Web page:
Next: Discussion and Conclusions Up: Main Previous: Model Verification: Exactly

# Two-Phase Interpenetrating Random Network

The final system to be considered is a two phase, interpenetrating composite [27,28] in which both phases are percolated in three dimensions. The phases have the following properties: σ1 = 1.0, σ2 = 0.5, k1 = 1, k2 = 10000. Phase 2 is formed by placing overlapping spheres at random locations in the digital microstructure. Periodic boundary conditions were maintained during the sphere placement process. Each sphere had a diameter of 9 pixels, and was placed in a 643 unit cell, giving volume fractions c1 = 0.66 and c2 = 0.34.

The Nyquist plot of the impedance curve of this system is shown in Fig. 7. The data points clearly show that there is more than one arc present, and most probably many arcs, with a distribution of resonant frequencies. However, using a burning algorithm on the digital image [29,30] model, both phases were found to be fully percolated and continuous. The dashed line in Fig. 7 is the Maxwell-Wagner equation [1] an effective medium theory equation based on spherical inclusions:

where x2 is the volume fraction of phase 2, the phase fraction of phase 1 is 1 − x2, and ψ1 and ψ2 are the admittances of phases 1 and 2, respectively. The Maxwell-Wagner equation has been shown, like eq. (7), to be analytically equivalent to a series combination of two RC (resistor in parallel with a capacitor) circuits [25], which will always show two arc behavior if there is a significant difference in relaxation times between the two arcs. The solid line in Fig. 7 clearly shows two well-separated arcs, which does not agree well with the numerical data points. However, the DC resistivity does matches the numerical result within a few percent.

The Maxwell-Wagner equation does not work well for the overall impedance curve in this case because it cannot take into account the overlapping of the spheres which eventually leads to the percolation of the sphere phase. Equation (8) does not have a percolation threshold. This is easily proven by letting ψ2 go to ∞, which does not produce an infinite value of ψ for any value of x2 < 1. However, letting ψ1 go to zero results in ψ being zero for any value of x2. This result means that in the Maxwell-Wagner "microstructure" implied by the equation's derivation, phase 1 is always percolated and phase 2 is never percolated.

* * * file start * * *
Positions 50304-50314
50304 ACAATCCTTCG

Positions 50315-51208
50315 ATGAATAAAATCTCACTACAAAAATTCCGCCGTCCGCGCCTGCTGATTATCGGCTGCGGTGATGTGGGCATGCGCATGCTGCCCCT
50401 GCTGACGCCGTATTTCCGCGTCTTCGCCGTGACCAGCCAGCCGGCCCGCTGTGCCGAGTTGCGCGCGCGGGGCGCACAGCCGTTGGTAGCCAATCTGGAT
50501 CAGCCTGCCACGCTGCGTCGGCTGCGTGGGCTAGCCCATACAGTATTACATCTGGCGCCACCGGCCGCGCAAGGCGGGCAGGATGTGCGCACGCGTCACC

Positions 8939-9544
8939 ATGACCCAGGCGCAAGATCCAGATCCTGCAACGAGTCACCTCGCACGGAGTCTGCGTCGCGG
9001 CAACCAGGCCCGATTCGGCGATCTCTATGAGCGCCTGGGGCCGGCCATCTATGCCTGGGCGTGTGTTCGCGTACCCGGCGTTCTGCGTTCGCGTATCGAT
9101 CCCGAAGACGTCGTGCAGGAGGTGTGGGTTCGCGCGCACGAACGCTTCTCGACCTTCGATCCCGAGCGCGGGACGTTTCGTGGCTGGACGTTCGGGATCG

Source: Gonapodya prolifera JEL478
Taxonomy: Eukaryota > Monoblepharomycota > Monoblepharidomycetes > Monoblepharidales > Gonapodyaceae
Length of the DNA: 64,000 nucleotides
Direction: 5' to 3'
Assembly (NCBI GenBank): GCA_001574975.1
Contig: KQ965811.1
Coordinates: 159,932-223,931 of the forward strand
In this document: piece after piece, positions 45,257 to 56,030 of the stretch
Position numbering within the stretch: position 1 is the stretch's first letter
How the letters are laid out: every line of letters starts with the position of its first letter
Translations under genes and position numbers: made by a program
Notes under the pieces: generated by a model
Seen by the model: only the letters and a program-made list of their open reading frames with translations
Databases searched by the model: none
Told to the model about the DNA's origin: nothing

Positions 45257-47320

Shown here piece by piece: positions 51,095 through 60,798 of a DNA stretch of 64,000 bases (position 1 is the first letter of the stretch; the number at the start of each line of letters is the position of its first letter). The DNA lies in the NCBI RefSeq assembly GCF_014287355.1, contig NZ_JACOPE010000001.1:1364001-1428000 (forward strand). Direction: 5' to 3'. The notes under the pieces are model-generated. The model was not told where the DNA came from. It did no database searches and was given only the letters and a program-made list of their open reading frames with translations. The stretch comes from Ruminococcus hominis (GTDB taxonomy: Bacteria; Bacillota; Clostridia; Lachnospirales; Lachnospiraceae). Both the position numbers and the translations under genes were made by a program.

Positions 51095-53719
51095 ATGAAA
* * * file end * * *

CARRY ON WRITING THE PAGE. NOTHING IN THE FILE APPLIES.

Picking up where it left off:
Figure 7: Nyquist plot for interpenetrating phase composite model of overlapping spheres. Phase 1 is the matrix, phase 2 is the phase made up from the overlapping spheres. The volume fraction of phase 2 is 0.34.

The dashed line in Fig. 7 is a variation of eq. (8), often referred to as the "self-consistent" approach [32]. This theoretical value for the impedance matches the overall curve much more closely than did the Maxwell-Wagner equation. It is obtained by modifying the derivation of eq. (8) by letting the embedding medium in the derivation be the effective medium, rather than the pure matrix phase [31]. This treats phases 1 and 2 on an equal basis, thereby eliminating the distinction between "matrix" and "inclusion". The resulting prediction for the effective conductivity is:

where the parameters are the same as in eq. (8), and the square root is the complex square root. Eq. (9) is the solution to the quadratic equation that results from making eq. (8) self-consistent. Eq. (9) does display a percolation threshold. In the limit where ψ2 approaches zero, eq. (9) gives a critical value of x2 of 1/3. The actual critical value of x2 for overlapping spheres to percolate is x2 = 0.29 [33]. This is why eq. (9) matches the overall shape of the impedance curve better than did eq. (8). Although we have not checked this explicitly, it is almost certain that eq. (9) is not expressible as a finite number of RC circuits, but rather produces a continuous spectrum of resonant frequencies. The overlapping sphere microstructure, like many real random microstructures, has many differently-shaped microstructural features, and thus shows a broadened, non-circular Nyquist impedance plot.

Next: Discussion and Conclusions Up: Main Previous: Model Verification: Exactly